Wastewater is treated in 3 phases: primary (solid removal), secondary (bacterial decomposition), and tertiary (extra filtration).
Origins of Sewage
Sewage is generated by residential and industrial establishments. It includes household waste liquid from toilets, baths, showers, kitchens, sinks, and so forth that is disposed of via sewers. In many areas, sewage also includes liquid waste from industry and commerce. The separation and draining of household waste into greywater and blackwater is becoming more common in the developed world. Greywater is water generated from domestic activities such as laundry, dishwashing, and bathing, and can be reused more readily. Blackwater comes from toilets and contains human waste.
Sewage may include stormwater runoff. Sewerage systems capable of handling storm water are known as combined sewer systems. This design was common when urban sewerage systems were first developed, in the late 19th and early 20th centuries. Combined sewers require much larger and more expensive treatment facilities than sanitary sewers. Heavy volumes of storm runoff may overwhelm the sewage treatment system, causing a spill or overflow. Sanitary sewers are typically much smaller than combined sewers, and they are not designed to transport stormwater. Backups of raw sewage can occur if excessive infiltration/inflow (dilution by stormwater and/or groundwater) is allowed into a sanitary sewer system. Communities that have urbanized in the mid-20th century or later generally have built separate systems for sewage (sanitary sewers) and stormwater, because precipitation causes widely varying flows, reducing sewage treatment plant efficiency.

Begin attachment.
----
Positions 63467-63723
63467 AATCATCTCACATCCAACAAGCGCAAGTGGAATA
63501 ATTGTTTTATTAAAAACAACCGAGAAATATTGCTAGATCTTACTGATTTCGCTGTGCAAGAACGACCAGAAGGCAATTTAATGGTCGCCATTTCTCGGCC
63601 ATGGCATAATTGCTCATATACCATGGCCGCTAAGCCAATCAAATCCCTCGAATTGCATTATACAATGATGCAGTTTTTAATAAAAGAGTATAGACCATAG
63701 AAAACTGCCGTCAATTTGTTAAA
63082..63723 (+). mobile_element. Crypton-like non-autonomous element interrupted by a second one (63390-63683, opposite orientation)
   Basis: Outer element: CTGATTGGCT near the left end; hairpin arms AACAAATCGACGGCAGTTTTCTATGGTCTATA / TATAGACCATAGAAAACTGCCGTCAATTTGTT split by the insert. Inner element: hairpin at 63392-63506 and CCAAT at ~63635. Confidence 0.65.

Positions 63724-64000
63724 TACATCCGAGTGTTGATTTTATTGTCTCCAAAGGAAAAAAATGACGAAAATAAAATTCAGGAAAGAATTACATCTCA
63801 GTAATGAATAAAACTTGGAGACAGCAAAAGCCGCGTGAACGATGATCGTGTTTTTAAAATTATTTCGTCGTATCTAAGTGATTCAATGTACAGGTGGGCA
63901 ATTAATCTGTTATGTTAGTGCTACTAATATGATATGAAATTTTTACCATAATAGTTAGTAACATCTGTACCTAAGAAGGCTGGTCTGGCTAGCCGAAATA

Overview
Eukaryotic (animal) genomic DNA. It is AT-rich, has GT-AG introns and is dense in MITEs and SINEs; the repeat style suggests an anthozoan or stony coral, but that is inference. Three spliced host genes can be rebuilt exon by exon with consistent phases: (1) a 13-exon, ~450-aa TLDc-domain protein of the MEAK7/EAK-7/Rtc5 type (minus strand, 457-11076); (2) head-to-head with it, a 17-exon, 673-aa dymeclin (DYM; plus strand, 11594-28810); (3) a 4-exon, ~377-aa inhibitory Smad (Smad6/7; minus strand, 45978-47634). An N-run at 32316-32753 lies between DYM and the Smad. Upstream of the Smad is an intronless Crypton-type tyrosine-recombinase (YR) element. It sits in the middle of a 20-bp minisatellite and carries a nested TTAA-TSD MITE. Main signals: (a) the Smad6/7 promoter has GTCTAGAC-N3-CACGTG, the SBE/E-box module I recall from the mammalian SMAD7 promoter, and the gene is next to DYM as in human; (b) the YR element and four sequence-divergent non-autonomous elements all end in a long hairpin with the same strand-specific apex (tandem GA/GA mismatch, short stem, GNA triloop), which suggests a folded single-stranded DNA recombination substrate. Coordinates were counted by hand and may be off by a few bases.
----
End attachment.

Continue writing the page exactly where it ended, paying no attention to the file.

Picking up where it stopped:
As rainfall travels over roofs and the ground, it may pick up various contaminants including soil particles and other sediment, heavy metals, organic compounds, animal waste, and oil and grease. (See urban runoff.) Some jurisdictions require stormwater to receive some level of treatment before being discharged directly into waterways. Examples of treatment processes used for stormwater include retention basins, wetlands, buried vaults with various kinds of media filters, and vortex separators (to remove coarse solids).
Sewage treatment is done in three stages: primary, secondary and tertiary treatment (Figure 1).
In primary treatment, sewage is stored in a basin where solids (sludge) can settle to the bottom and oil and lighter substances can rise to the top. These layers are then removed and then the remaining liquid can be sent to secondary treatment. Sewage sludge is treated in a separate process called sludge digestion.